Prepare your work without, and make it fit for yourself in the field, and afterwards build your house. Proverbs 24:27
I’ve heard many people say that you shouldn’t forget to pay yourself when figuring out your business expenses. That makes sense, but keep it minimal. Use only as much as you need for basic expenses, even if it means living a bit more frugally than you are used to. Keep as much equity as you can in your business.
Include the money you pay yourself in the financial part of your business plan.
Since we are on the topic of financial matters, how much should you charge for your products, or services? I have heard a lot of debate about this in my Virtual Assistant circles. Some will tell you to charge what you are worth, and some will tell you that you need to be flexible and charge less in order to be competitive. The people who subscribe to the first school of thought may even say that you make the industry look bad, by charging too little.
However, competition is part of our free-market, capitalistic economy, and I would not have it any other way. As a Virtual Assistant, I compete in three areas.
The three things I compete on are skill level, experience, and price. To keep my skills sharp and up to date, I spend a lot of time reading, researching, and keeping up with new technologies. It’s time-consuming, but not a waste of time, because it keeps me ahead of the pack, and establishes me as an expert, and makes me valuable in the eyes of my intended audience.
Figure out who your ideal client/customer is, and include that in your business plan. What is their:
- Geographical location
- And any other applicable demographics
One of my associates, Michelle Arbore, stays current on all Facebook changes; she amazes me with her ability to find out about them before anyone else does. She then shares her knowledge, which adds tremendous value to her audience. Mari Smith is another Facebook guru who provides valuable marketing tips and information. This can be the most time-consuming area to compete in, but it is time well spent, in the long run. The next arena is the price.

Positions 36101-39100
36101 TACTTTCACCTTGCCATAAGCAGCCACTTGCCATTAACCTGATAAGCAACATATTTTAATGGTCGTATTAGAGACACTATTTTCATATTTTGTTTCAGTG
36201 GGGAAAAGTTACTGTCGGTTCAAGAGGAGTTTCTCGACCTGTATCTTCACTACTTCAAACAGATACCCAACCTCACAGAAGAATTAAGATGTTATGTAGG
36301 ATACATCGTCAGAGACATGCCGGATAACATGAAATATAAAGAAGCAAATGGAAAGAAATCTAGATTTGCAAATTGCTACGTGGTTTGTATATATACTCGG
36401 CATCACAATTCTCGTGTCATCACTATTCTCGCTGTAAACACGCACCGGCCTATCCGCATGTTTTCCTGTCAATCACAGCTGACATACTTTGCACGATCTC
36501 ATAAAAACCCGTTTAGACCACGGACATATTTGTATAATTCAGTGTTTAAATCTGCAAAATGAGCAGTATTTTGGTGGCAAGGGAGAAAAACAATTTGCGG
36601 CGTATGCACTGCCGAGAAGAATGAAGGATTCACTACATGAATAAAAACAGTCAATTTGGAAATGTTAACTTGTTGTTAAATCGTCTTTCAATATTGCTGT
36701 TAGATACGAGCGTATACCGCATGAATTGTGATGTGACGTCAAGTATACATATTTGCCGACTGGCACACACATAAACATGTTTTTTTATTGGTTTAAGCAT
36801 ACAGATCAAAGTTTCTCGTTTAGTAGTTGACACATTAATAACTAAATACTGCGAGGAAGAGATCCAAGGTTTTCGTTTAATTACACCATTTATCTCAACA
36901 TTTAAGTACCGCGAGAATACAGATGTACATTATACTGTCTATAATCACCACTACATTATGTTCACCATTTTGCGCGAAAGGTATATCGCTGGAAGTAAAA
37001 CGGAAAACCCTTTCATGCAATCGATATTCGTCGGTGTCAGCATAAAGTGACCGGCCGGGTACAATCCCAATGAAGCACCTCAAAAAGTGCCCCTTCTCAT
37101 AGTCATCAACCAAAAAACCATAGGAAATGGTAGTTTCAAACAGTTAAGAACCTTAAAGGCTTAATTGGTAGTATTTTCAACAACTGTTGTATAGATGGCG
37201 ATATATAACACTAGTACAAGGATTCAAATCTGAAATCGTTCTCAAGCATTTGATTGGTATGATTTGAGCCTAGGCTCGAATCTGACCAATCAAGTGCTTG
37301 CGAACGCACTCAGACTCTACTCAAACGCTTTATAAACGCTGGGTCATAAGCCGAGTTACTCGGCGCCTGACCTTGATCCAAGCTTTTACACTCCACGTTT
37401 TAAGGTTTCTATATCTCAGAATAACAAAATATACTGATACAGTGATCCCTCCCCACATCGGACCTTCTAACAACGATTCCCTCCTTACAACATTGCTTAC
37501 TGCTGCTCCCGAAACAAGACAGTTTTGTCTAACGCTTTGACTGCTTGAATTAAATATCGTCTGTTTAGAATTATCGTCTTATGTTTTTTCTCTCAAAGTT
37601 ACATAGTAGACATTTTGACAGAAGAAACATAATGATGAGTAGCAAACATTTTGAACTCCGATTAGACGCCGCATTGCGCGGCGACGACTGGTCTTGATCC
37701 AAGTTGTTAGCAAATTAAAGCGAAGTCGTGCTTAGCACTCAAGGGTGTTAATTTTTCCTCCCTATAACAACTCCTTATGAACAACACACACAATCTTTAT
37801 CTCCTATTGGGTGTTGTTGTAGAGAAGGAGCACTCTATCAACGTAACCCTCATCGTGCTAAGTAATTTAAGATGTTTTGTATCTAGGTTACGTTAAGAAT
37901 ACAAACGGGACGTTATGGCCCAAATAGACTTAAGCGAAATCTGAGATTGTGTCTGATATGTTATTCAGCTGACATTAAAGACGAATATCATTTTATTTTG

Determining the right price can be tricky. You have to strike a balance between what you want to earn, and what the market will let you earn. Over time, you may get to the place where you can command the salary you want, but it won’t happen immediately. It’s like being a new hire, when you were working for someone else; you were able to negotiate a raise, eventually, but you had to prove yourself first.
This is no different.
In the financial part of your business plan, figure out the bare minimum that you need to keep in the business AND how much you need to pay yourself each month. Factor in emergencies. Divide this by 4 to get a weekly rate. If you have a service/consultant business, you need to figure out your hourly rate, per service rate, or both. I have both an hourly rate, and a lower, per service rate for some services. Look at what your competition is charging, and look at the price that the market is buying these services. Elance provides information about what freelancers are earning on their site.
This is a list of U.S based Virtual Assistants; several of them show their hourly rate, and the experience they have. This is just one of the ways you can see what your competitors are charging. LinkedIn is another good resource; you can do an Advanced Search by keyword, industry, location, and other criteria.
These are just some ways you can equip yourself with knowledge to help you get as close as possible to optimal rate. There will still be trial and error; that is why it is a good idea to review and revise your plan every 6 months-1 year, and review your financial plan more often, and make changes as needed.
You probably don’t want to adjust your rates up and down every six months, that will annoy your clients, but you can have sales, discounts, special offers, etc. to reward current clients, and hopefully bring in new business. Most companies that sell products do this, and service businesses should follow suit.
If you sell products, you can also use the methods laid out above:
- Figure out how much needs to stay in your business
- Figure out how much you need to pay yourself
- Check out what your competition is charging
Find out when they hold their sales, discounts, etc. Get on their mailing list, if you can. You have to think like a marketer, and part of that is keeping an eye on what your competition is up to.
As I mentioned in my last post, Entreskills is a good resource to help you with your business plan. Do all of your financial work in Excel, where you can conduct “What If” analyses to see what effect your changes will have on your projected budget. If you need help with this, contact me, and we can set up a Google Hangout session where I can walk you through it.
Was this information helpful? If you have questions or feedback, I would love to read them, in the comments.